Music knows no borders

When Detroit, Mich., native Arthur Hanlon started playing Spanish music, convincing the Latino audience proved to be very difficult.

But a few years later, pianist/composer Hanlon showed he had the talent like any other great musician.

"It took a few albums to convince the audience but we managed," said Hanlon during a phone interview.

A few weeks ago, he released his fifth album 'Piano Sin Fronteras' (Piano Without Borders), which includes a long list of known Latino artists.

Juanes, Luis Fonsi, Laura Pausini, Ricardo Montaner and many others are part of the album that Hanlon likes to call his biggest accomplishment.

"I had the opportunity to write all of the songs with people of high caliber. I feel very honored to have them all on my album and more than anything to have them as friends," he said. "It's been a wonderful year in creating this album."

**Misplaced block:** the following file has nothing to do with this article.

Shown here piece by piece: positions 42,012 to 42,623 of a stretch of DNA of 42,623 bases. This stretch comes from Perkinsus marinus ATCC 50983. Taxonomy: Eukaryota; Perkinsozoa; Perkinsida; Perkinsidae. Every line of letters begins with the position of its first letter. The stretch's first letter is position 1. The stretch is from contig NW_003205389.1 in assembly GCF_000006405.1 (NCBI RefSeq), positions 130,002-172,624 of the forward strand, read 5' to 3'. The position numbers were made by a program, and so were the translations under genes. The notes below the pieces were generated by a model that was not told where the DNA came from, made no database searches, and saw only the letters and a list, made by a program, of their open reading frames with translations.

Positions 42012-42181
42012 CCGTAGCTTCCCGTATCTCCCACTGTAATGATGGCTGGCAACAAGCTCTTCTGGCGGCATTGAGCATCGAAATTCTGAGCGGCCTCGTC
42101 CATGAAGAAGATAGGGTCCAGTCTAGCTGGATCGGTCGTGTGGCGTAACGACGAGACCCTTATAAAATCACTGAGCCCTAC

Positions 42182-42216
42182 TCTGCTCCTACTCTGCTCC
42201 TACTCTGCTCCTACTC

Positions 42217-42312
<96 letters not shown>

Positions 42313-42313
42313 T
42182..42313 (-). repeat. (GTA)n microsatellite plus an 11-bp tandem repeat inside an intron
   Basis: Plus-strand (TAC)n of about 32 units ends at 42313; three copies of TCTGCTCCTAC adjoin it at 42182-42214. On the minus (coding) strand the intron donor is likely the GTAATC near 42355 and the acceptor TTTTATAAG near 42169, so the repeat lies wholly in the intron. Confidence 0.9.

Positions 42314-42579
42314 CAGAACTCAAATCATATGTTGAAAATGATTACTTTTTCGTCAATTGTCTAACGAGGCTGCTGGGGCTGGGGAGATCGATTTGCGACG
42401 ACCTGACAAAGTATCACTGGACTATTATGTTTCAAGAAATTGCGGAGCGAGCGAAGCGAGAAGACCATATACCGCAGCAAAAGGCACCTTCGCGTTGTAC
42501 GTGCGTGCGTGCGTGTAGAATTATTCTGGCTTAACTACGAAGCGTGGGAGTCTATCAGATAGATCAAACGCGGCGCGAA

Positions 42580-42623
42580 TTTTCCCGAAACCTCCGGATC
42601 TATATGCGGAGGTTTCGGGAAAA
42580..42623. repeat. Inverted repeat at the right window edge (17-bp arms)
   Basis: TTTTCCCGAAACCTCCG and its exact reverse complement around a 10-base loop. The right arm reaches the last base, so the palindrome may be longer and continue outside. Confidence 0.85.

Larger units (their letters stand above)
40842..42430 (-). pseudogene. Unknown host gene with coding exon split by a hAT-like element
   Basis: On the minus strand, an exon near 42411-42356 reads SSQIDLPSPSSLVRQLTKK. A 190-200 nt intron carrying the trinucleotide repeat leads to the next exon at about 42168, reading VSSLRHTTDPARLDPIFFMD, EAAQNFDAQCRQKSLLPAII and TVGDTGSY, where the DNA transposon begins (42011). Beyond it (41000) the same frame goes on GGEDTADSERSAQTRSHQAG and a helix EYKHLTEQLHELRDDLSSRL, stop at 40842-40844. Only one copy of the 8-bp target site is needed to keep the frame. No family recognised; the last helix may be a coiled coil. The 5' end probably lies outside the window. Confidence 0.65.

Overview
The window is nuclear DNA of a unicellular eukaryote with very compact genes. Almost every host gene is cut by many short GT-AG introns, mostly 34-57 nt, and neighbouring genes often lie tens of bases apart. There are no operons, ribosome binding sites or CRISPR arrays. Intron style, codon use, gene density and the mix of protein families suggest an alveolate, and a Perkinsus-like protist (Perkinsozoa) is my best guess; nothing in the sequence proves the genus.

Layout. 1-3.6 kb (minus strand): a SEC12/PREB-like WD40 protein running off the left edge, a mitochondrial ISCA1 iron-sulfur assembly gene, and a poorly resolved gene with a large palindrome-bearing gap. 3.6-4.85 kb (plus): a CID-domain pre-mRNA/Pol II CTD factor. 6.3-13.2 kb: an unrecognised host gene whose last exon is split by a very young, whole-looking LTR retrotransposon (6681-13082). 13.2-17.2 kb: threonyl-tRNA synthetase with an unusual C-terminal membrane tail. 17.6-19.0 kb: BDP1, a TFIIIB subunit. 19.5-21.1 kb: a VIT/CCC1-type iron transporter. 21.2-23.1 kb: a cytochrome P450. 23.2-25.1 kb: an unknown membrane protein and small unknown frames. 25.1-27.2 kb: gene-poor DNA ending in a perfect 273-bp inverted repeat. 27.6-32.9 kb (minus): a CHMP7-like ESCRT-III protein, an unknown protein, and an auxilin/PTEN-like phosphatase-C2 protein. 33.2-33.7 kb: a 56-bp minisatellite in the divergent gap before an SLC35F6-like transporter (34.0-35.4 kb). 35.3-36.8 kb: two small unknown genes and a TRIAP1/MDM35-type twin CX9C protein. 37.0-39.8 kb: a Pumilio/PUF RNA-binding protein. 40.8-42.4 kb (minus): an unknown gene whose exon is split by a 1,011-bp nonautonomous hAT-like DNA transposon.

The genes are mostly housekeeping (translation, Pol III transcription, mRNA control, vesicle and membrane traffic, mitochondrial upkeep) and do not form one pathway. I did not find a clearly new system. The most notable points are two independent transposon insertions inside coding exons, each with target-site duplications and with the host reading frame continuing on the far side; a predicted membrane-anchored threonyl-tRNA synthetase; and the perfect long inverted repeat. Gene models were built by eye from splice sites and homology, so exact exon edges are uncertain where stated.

His colleague Fonsi had nothing but good comments about him.

"He is a great pianist and simply a great musician at every level," said Fonsi via a press release. "He's someone who draws you to his instrument with his positive vibe."

The pianist said he wanted to record an album with friends, people he knew.

"This album was a matter of chemistry, because for me, writing a song is very personal so there has to be some chemistry. With all of those artists, we had chemistry the day we met," Hanlon said. "All of the duets were made between friends and you can tell. This album sounds very natural and very positive."

Hanlon recently became a Colombian citizen. He has been married to a Colombian for 12 years and speaks perfect Spanish, but his parents are Irish American. If you ask him what he considers himself, he laughs and says: "Technically, I am a gringo, but I would say that I am a gringo Latino."